DM: You hit the nail on the head. With Wonder Woman #0, we have a writer in full command of his craft; not surprising when that writer is Brian Azzarello. Check out how he effortlessly establishes theme and tone on just the first page: We see a pubescent Diana climbing to reach a giant egg while the accompanying caption box announces: “The monthly monster strikes again!” This ostensibly refers to comic book deadlines (wink, wink) but offers, of course delicious counterpoint to the image. We are then informed of the conceit that this is a reprint of that classic (apocryphal) series, “All-Girl Adventure Tales for Men”! So there you have it: a tongue-in-cheek, coming of age tale tackling gender issues through the retro paternalistic tone of a comic of yesteryear. Again, that’s just the first page! This is simply writing on another level. (Cliff Chiang’s art complements the tone with bombastic panel compositions, though perhaps not the retro style that the story seems to call for. Oh well, we can’t all be J.H. Williams.) So, young Diana manages to steal the egg from a shrieking harpy (‘natch!) in order bake a cake (‘natch!) for her birthday. After an altercation with one of her Amazon sisters, she runs off feeling misunderstood and isolated (that common teenage malady) She even asks, weeping, (in a panel worthy of Lichtenstein) “Why must I be different?” A god suddenly appears proclaiming in most manly fashion “I be blood! I be iron! I be guts! I be WAR!” (That he does so while wearing what appears to be an outfit from an S&M flick just adds to the fun.) He offers to train her to be the world’s greatest warrior, once a month, under the full moon (‘NATCH!) By now you may be thinking, “Gender issues? Old-fashioned dialogue? S&M outfits?! Maybe I’ll steer clear of this one…” But NO! Here there be battle! Here there be the Minotaur! And despite the inherent irony in the writing, here there be…pathos. As Diana, in the end, must defy her bloodthirsty trainer, Azzarello defines, with utmost sincerity, the essence of his rendition of Wonder Woman: not her strength, not her prowess in battle, but her compassion, her mercy, her love. That he ties this in implicitly with her womanhood might seem, itself, paternalistic, even condescending. I call it revelatory.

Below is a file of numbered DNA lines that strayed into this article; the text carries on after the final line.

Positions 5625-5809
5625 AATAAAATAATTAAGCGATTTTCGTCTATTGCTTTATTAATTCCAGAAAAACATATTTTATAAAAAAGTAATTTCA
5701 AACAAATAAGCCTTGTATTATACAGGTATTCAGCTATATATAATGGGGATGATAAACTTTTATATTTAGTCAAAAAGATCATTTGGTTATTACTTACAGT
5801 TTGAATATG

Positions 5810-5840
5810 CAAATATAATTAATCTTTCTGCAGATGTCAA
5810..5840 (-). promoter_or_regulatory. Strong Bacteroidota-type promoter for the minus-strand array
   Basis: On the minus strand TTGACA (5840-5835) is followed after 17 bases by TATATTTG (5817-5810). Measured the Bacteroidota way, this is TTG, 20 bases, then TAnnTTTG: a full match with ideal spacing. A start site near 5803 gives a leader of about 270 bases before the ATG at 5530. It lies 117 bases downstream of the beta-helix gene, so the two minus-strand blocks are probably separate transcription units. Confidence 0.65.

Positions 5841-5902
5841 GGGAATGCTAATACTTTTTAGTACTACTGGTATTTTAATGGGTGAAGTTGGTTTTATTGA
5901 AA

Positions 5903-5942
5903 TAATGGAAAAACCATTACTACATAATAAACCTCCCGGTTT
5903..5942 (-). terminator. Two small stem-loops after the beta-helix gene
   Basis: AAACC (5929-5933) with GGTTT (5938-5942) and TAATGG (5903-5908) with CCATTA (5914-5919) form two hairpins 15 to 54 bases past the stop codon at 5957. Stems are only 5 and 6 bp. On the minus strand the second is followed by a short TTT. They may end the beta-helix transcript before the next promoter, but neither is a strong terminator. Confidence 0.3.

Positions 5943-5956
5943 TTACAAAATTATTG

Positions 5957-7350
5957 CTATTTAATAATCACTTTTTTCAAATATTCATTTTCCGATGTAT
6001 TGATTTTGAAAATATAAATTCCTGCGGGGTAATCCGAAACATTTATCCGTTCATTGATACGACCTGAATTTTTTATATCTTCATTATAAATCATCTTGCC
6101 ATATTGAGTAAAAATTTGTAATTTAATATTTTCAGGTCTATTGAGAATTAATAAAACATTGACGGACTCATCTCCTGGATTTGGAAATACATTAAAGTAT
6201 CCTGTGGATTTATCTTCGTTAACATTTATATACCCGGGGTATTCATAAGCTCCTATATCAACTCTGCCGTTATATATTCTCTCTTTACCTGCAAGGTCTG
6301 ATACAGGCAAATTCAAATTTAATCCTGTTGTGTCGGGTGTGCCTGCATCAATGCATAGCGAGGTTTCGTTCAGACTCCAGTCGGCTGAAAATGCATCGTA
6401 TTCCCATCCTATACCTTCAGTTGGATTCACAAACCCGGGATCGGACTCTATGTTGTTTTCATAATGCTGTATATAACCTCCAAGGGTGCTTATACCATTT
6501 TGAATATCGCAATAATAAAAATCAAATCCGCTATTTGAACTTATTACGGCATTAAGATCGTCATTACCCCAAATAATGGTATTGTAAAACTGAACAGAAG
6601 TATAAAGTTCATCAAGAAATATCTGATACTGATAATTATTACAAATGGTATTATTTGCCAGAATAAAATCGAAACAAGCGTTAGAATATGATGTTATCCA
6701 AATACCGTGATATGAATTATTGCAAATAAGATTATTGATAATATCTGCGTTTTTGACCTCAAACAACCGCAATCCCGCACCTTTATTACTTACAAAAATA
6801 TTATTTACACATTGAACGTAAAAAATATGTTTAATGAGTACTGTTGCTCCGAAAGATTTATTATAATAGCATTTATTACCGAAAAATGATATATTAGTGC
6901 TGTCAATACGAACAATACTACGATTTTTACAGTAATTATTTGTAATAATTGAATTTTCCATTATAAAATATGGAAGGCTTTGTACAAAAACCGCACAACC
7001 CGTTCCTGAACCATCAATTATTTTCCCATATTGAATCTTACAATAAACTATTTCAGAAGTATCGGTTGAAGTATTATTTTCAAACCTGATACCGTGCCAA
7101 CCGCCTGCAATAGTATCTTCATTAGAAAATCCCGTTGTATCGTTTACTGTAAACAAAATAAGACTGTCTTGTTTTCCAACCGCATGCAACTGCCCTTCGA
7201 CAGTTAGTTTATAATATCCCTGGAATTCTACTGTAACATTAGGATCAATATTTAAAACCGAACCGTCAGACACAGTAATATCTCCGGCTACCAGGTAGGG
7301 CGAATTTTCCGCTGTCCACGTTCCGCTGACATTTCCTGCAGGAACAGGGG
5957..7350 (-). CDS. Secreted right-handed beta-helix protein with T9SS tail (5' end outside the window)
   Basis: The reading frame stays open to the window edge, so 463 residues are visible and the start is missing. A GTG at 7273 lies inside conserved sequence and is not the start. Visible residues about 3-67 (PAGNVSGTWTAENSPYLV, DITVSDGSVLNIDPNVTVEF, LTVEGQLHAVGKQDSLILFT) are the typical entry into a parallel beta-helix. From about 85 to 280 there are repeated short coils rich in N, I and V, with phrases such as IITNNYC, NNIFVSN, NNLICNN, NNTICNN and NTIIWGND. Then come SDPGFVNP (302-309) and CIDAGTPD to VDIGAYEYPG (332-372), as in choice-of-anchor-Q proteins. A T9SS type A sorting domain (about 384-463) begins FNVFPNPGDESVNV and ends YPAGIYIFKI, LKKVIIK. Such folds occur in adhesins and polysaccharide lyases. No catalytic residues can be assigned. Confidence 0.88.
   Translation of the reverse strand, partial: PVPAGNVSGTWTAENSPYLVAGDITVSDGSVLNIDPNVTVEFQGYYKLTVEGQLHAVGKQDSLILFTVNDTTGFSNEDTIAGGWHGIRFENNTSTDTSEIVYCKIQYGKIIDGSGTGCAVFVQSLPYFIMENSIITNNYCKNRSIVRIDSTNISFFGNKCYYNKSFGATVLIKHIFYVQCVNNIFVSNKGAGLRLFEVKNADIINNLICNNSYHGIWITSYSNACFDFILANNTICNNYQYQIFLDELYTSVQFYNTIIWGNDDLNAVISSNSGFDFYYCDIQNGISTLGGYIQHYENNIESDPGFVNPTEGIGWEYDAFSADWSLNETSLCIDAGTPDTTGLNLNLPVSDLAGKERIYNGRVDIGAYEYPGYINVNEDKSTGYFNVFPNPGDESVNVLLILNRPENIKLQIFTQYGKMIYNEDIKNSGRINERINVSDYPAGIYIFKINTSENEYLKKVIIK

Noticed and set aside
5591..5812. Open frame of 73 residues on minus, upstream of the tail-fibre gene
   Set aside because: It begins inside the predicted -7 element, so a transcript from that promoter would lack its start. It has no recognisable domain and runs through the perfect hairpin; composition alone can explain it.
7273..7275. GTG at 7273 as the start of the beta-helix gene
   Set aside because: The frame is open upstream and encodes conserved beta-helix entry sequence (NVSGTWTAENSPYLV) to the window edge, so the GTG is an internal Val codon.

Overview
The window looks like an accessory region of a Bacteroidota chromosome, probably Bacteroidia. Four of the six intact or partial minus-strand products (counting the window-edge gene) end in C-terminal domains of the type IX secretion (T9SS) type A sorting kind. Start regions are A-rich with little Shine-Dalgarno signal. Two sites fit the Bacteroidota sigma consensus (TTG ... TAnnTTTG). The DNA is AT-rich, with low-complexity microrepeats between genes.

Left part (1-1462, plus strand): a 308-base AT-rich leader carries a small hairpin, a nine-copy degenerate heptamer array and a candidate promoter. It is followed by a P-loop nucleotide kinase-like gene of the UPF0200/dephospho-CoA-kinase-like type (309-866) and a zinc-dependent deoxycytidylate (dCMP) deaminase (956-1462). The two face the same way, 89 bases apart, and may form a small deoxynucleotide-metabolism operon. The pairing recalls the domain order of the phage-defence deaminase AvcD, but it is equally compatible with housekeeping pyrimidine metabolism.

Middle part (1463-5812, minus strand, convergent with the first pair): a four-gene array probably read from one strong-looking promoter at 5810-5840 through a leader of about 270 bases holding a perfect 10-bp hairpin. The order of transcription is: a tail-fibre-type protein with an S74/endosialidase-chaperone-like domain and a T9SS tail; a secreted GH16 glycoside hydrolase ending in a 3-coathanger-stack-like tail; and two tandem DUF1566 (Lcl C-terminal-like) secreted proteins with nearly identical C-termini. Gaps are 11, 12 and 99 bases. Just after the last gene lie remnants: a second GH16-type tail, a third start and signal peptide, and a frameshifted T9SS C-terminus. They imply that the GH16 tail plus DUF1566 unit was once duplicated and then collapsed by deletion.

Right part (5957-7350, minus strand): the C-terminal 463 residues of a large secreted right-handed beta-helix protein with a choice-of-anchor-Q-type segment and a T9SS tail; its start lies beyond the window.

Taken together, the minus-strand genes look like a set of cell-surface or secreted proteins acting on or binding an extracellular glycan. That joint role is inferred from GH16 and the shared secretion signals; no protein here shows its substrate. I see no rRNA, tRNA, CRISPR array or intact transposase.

SC: I found Wonder Woman #0 to be a clever combination of a writing style that is clearly aware of itself and a retro art style that proudly profits from its roots. Overall, I liked it a lot, perhaps more than USM. I particularly liked the relationship between Diana and Ares, despite its being one we’ve seen a thousand times. Every panel in which we find them together reflects their powerful connection–until, of course, on page 27, when Ares lets Diana have it after she defies him. That connection, however, is never actually severed: the Minotaur is obviously a doppelganger for Ares. (Check out the final panel of page 21 and the first panel of page 26. How about the last two panels of page 27? Accidents? I think not.) And, in that, it’s clear that Diana, in being merciful, has passed Ares’ test after all. Ah, the “Merry Men” have done it again–even if it is for the first time.